Essays on Supply Chain Management at Wal-Mart Case Study

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The paper 'Supply Chain Management at Wal-Mart " is a good example of a management case study. In the modern world, technology permeates business in many different ways but regardless of the technology used or the business where the technology is being applied, the primary motive for the application of technology is to improve the efficiency of the business and to make a company more effective than it is. Radio Frequency Identification (RFID) is one such technology since it is an automated system for identifying products, animals, or individuals who rely on data stored in RFID tags (Fitchard, 2005).

The business applications for RFID become obvious when we consider how it can be used in the retail industry to track products as they go from the producers to the consumers. In the retail industry itself, there is no company larger than Wal-Mart which is an international company founded by Sam Walton in 1962. It is the largest retailer and the second largest company behind Exxon Mobil. In 2005, the company had a net income of $11.2 billion and sales of $316 billion (Fortune, 2006).

Being the largest private employer in America and Mexico it is often in the crosshairs for its treatment of employees and other issues yet at the same time, it is admired by analysts for its business performance, tech-savvy and efficient operations. Internationally, Wal-Mart operates as ASDA in the UK and as The Seiyu in Japan. Overall the international sales account for a fifth of the company’ s total business (Wikipedia, 2006). Very recently, Wal-Mart has started using RFID to improve its business efficiency and this has been given mixed reviews by industry analysts.

While some suggest that Wal-Mart would certainly benefit from using RFID (Roberti, 2003), others think that this can not be as cost-effective as Wal-Mart is hoping it would be (Buckler, 2005). Embedding the RFID tags into products is often expensive for the suppliers and they find it difficult to comply with the Wal-Mart mandate. At the same time, there are others who are worried about how RFID information would be used and there are significant privacy concerns that must be addressed by the company (Pethokoukis, 2005).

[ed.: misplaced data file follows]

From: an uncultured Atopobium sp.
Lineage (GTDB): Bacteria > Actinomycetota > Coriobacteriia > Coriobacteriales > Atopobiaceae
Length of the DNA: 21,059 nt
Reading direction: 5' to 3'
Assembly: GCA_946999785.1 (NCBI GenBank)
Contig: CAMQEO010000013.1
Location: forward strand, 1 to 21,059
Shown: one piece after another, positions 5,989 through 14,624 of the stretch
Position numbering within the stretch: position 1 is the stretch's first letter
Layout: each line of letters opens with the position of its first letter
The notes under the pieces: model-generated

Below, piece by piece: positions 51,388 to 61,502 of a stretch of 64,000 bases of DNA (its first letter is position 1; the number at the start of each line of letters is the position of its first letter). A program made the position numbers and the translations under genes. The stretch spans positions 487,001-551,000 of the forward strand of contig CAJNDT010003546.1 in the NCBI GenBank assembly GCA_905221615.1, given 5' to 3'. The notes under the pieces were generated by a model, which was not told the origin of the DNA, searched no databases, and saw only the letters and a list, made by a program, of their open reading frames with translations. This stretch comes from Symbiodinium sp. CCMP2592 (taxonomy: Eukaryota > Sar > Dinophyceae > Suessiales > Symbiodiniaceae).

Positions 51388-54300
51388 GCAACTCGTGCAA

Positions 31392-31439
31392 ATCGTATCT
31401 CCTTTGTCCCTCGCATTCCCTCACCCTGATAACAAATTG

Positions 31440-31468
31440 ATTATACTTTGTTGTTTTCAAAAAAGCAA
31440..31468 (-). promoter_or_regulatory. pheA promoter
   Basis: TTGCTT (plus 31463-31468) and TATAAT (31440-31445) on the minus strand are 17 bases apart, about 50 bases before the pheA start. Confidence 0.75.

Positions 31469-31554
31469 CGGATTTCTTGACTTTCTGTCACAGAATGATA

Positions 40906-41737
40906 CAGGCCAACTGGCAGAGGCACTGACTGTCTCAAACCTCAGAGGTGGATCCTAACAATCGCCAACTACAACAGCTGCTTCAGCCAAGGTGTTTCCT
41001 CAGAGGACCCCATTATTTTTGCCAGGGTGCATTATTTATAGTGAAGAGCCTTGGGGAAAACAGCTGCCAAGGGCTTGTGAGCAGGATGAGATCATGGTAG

Works Cited

Buckler, G. 2005, ‘Playing tag with Wal-Mart’, Computing Canada, vol. 31, no. 4, pp. 12-14.

Chau, F. 2004, ‘RFID unlocks the enterprise’, America's Network, vol. 108, no. 16, pp. 26-30.

Chen, C. 2004, ‘Wal-Mart drives a new tech boom’, Fortune, vol. 149, no. 13, pp. 202-202.

Dignan, L. 2003, ‘Wal-Mart's RFID Deadline: A Chunky Mess’, eWeek, [Online] Available at:,4149,1415875,00.asp

Dignan, L. 2006, ‘In Aisle 7, a tech scrum’, eWeek, vol. 23, no. 8. pp. 28-29.

Fitchard, K. 2005, ‘The RFID Revolution’, Telephony, vol. 246, no. 24, pp. 28-31.

Fortune, 2006, ‘Fortune Global 500’, Fortune Magazine, [Online] Available at:

McClenahen, J. 2005, ‘Wal-Mart’s big gamble’, Industry Week, vol. 254, no. 4, pp. 42-49.

Pethokoukis, J. 2005, ‘Big box meets big brother’, U.S. News & World Report, vol. 138, no. 3, pp. 46-47.

Pruitt, S. 2004, ‘Wal-Mart begins RFID trial’, Computer World, Available at:,10801,92806,00.html

Roberti, M. 2003, ‘Analysis: RFID - Wal-Mart's Network Effect’, CIO Insight, [Online] Available at:,3668,a=61672,00.asp

Wikipedia, 2006, ‘Wal-Mart’,, [Online] Available at:

Williams, D. 2004, ‘The Strategic Implications of Wal-Mart's RFID Mandate’, Directions Magazine, [Online] Available at:

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